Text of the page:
Top 10 Foods That Help You Gain Muscle
By Doaa Samir
If you want to build lean muscle, both diet and physical activity are important. To get started, you must first put your body to the test through physical exercise. Your growth, however, will be slowed if you do not receive enough nutritional help. Although high-protein foods are vital for muscle development, carbohydrates and fats are also essential sources of energy. If you want to develop lean muscle, you can exercise regularly and consume more calories from muscle-building foods each day.
Eggs are rich in protein, healthy fats, and other basic nutrients such as B vitamins and choline. Amino acids are the building blocks of proteins, and eggs are high in the amino acid leucine, which is especially essential for muscle growth. Furthermore, B vitamins are important for a number of bodily functions, including energy production.
Nuts are important for any man trying to gain muscle mass. 1 ounce of cashews or almonds has 150-170 calories of high quality. Nuts are the best mix of protein, fats, and fiber, helping you to get the extra calories you need without adding on weight. Nuts are also very compact, making them an excellent option for a mid-day snack if you need to up your calorie intake.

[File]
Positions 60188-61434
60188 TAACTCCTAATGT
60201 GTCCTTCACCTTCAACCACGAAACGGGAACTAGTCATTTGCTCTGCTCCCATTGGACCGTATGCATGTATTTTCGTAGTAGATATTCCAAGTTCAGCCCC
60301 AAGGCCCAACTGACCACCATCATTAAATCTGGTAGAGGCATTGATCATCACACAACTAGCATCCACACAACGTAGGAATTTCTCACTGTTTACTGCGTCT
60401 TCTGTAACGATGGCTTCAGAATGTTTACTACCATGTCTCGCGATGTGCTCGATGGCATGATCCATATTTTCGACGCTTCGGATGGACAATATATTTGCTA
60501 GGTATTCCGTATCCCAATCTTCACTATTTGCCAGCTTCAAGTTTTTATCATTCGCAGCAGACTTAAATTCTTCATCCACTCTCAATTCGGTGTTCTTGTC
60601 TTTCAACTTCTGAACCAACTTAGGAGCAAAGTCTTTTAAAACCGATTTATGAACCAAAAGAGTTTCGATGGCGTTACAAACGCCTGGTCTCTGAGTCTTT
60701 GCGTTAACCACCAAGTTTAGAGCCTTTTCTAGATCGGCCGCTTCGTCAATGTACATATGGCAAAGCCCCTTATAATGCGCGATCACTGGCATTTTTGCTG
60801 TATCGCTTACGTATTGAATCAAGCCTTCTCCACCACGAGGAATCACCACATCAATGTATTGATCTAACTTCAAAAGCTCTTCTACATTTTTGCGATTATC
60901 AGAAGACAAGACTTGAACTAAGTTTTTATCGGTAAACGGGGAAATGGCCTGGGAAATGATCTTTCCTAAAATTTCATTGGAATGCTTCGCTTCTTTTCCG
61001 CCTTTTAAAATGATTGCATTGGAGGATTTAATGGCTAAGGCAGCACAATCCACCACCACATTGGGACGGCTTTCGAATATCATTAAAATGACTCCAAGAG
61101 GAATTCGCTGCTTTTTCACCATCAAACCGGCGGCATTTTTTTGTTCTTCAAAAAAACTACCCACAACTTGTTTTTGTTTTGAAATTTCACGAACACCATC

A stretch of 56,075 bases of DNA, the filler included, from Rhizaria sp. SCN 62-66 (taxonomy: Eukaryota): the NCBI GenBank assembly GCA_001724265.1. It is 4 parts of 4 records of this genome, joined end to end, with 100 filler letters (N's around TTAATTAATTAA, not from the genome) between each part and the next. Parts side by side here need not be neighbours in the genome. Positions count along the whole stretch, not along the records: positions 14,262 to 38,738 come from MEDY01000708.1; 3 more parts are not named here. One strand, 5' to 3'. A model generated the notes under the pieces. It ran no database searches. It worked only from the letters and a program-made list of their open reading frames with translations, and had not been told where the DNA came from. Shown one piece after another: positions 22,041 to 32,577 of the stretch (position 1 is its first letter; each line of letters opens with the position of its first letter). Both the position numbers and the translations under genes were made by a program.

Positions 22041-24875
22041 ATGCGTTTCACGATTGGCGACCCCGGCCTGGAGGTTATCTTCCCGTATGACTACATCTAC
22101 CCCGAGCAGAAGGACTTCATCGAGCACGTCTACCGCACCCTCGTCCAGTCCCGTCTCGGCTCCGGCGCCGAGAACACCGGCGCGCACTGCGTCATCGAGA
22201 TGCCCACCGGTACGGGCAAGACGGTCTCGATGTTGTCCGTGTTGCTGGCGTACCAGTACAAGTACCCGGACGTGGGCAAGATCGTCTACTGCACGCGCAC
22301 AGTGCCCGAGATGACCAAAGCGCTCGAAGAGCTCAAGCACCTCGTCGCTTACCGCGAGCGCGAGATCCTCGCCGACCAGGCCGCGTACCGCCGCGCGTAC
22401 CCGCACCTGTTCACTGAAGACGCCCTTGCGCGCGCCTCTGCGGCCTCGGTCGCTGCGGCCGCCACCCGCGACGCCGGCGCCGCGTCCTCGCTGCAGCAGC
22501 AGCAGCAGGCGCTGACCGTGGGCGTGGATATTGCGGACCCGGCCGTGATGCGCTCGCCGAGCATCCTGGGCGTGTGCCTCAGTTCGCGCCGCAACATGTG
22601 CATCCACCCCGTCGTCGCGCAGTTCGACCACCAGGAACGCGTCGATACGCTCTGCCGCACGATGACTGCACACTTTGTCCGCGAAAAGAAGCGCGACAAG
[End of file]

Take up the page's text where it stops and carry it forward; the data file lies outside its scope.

Salmon is an excellent source of protein for muscle growth and good health. Salmon contains about 17 grams of protein, almost 2 grams of omega-3 fatty acids, and many essential B vitamins in each 3-ounce (85-gram) serving. Omega-3 fatty acids are critical for muscle health and may even help you build muscle during your workouts.
4. Chicken Breast
There’s a reason chicken breasts are considered a muscle-building staple. They’re high in protein, with about 26 grams of high-quality protein in each 3-ounce (85-gram) serving. They’re also high in the B vitamins niacin and B6, which are particularly essential if you’re physically active. These vitamins assist in the proper functioning of your body during the physical activity and exercise needed for optimum muscle gain. Furthermore, some research suggests that higher-protein chicken-based diets can help with fat loss.